Beijing continues to increase its influence in the post-Soviet space. After two decades of approvals and delays, the project for the construction of the China-Kyrgyzstan-Uzbekistan railway was activated. This initiative of the Celestial Empire is very ambiguous.
In general, the project fits into the general concept of “One belt - one way”. The Chinese leadership rightly fears that in the event of a complication in relations with Washington, its sea trade will be blocked, therefore, it is building alternative land routes to the main markets. The shortest railway route to Europe from China lies through the territory of Kazakhstan and Russia. The main problem is the relatively low throughput of BAM and the speed of movement of goods.
In principle, it should be solved by an alternative highway through Kyrgyzstan and Uzbekistan further to Turkmenistan, Iran, Afghanistan and Turkey with access to Europe. The path is not long, and there are problems with some transit countries. For example, the Kyrgyz authorities were opposed to switching to a narrower gauge from the Soviet standard. In exchange, Chinese lobbyists promised Bishkek a guaranteed income from transshipment of goods in the amount of $ 200 million per year. However overall economic the expediency of this route bypassing Kazakhstan and Russia is in doubt. Thus, an expert on infrastructure issues in Central Asia, Kubat Rakhimov, explains:
There can be no talk of any transcontinental rail transit from China to Europe through Kyrgyzstan. Think about it, there will be eight state borders on the route, two wheel pair changing procedures: first on the Kyrgyz-Chinese border, then on the Turkmen-Iranian border, and two more ferry crossings in Turkey through Lake Van and through the Bosphorus.
Indeed, it turns out a very long logistic leverage and a lot of overhead costs that will make the goods transported, if not “gold”, then “silver”. Moreover, as the expert notes, neighboring Kazakhstan is able to put sticks in the wheels of a competing project, simply by lowering transit tariffs on its own railway network. So simply Nur-Sultan will not give up its positions. At first glance, instead of the “New Silk Road”, something obscure is obtained. But there are other explanations for this initiative.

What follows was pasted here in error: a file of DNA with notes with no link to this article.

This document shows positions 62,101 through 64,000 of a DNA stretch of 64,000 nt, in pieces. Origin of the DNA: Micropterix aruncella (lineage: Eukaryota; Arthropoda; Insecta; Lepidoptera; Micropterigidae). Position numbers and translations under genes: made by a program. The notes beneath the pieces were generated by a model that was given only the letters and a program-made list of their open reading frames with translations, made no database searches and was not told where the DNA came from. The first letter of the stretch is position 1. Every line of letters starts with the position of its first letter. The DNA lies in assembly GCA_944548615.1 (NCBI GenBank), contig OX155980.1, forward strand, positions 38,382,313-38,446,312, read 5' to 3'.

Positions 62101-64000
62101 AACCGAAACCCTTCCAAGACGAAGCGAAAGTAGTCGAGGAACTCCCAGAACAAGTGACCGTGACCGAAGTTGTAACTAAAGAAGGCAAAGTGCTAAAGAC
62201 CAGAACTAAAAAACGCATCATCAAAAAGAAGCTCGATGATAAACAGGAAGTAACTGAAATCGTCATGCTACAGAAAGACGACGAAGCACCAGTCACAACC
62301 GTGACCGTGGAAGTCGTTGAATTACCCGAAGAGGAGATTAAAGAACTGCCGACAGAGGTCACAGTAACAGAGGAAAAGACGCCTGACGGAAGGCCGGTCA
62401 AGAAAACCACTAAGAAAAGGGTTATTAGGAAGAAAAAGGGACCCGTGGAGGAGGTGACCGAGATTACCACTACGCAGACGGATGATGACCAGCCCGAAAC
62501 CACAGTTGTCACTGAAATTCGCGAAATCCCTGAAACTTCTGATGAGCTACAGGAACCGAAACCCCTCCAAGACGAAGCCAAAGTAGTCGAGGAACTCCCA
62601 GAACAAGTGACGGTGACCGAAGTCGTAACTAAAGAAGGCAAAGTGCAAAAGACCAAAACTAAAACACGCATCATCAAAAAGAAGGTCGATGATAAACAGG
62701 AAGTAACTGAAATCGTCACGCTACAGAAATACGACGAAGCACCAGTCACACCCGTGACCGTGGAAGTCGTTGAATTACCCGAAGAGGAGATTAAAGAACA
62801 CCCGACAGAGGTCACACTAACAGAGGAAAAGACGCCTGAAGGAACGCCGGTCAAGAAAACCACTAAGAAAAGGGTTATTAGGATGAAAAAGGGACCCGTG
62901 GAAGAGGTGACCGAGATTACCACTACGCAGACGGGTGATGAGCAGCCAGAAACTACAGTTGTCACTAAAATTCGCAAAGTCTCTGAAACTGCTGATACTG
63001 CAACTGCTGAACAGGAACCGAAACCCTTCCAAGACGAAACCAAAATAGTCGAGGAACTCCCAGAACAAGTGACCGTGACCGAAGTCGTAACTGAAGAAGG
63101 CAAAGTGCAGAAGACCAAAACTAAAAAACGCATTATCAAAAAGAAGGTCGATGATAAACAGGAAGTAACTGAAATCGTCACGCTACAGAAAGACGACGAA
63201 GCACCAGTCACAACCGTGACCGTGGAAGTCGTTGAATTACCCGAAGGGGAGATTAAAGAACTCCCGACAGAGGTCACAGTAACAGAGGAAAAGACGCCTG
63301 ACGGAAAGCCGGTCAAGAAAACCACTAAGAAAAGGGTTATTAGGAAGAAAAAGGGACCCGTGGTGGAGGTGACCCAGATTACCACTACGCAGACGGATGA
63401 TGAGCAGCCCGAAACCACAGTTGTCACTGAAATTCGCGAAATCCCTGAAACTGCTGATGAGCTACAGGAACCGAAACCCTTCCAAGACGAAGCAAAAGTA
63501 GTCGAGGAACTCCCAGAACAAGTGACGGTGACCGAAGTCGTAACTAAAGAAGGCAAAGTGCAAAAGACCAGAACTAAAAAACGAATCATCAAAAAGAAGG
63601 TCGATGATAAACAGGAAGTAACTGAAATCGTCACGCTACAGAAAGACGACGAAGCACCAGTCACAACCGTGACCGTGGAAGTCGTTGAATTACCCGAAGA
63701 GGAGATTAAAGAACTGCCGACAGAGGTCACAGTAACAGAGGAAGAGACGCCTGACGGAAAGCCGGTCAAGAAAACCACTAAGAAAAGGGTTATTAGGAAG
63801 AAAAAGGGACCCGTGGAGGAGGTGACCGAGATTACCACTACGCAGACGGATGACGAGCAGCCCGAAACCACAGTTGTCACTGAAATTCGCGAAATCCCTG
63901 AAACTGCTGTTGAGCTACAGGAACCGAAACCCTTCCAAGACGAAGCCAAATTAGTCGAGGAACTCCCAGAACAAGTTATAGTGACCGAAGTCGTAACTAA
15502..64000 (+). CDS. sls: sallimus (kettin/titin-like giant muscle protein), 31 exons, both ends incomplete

At first, the railway is a “projection of economic expansion,” as it once was when exploring the vast expanses of America and Russian Siberia. The highway will be built by a Chinese company. The idea was voiced that, in exchange for Kyrgyzstan, Beijing would be provided with the territory and resources of the country for their development for the next 50 years. This information has already caused outrage among the local population and a number of independent experts. If the railway is used not so much for transit to the EU as for the export of raw materials from the countries through which it passes, this can explain a lot.
SecondlyIt’s hard not to see her military purpose. Amid worsening relations with the United States, Beijing is clearly not against “cutting a window” into Iran. Both the PRC and the Islamic Republic can be easily blocked from the sea by the American navy, so the opportunity to acquire land reliable communications between them is worth a lot. Last year, it was reported that Beijing invested $ 280 billion in the Iranian oil and gas sector, and intends to invest another $ 120 billion in its transport infrastructure.
Russia cannot interfere with China in its projects. It remains for our country to observe how the Chinese are increasing their expansion in the post-Soviet space. Moreover, last year Moscow itself allocated 200 million rubles for a feasibility study of the highway route, which was supposed to take into account the interests of both Beijing and Bishkek. Such is geopolitics.